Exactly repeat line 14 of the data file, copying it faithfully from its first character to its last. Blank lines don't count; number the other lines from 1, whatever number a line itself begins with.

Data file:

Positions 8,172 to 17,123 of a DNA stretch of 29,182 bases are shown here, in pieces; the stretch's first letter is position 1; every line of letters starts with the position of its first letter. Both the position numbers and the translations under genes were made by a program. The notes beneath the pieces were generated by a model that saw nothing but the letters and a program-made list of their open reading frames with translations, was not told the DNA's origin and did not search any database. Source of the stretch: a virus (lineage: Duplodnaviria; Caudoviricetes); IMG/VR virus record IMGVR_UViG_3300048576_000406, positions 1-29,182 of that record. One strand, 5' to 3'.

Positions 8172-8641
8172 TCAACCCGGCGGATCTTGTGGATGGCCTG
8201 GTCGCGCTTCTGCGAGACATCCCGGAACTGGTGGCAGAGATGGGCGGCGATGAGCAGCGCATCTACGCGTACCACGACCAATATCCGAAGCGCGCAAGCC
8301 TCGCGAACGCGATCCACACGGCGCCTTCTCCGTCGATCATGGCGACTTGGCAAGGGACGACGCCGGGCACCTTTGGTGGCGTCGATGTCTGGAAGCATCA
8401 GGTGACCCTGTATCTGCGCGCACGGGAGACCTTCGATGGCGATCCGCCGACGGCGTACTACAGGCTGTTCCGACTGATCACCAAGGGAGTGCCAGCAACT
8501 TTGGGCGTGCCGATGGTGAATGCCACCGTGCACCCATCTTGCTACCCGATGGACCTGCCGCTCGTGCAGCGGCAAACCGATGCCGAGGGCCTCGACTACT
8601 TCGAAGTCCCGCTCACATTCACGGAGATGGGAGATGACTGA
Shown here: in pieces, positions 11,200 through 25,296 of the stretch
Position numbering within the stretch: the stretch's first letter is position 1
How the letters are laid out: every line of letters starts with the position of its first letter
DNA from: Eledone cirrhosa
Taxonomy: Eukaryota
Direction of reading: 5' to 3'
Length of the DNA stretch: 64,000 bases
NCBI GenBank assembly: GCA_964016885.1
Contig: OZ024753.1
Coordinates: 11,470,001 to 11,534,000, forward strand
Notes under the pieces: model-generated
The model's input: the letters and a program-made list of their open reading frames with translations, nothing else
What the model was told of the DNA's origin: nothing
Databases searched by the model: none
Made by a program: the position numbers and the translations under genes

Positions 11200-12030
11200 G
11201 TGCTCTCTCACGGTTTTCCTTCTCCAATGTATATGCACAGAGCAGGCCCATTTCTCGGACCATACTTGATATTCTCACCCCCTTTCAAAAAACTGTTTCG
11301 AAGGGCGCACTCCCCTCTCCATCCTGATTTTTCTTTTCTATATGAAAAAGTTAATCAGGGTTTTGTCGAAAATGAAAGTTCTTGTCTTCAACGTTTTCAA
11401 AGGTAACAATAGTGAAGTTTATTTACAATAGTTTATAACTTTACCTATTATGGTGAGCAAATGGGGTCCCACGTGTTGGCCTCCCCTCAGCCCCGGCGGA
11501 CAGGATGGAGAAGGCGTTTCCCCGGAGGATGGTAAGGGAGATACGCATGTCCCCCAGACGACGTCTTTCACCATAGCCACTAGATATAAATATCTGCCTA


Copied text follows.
Direction of reading: 5' to 3'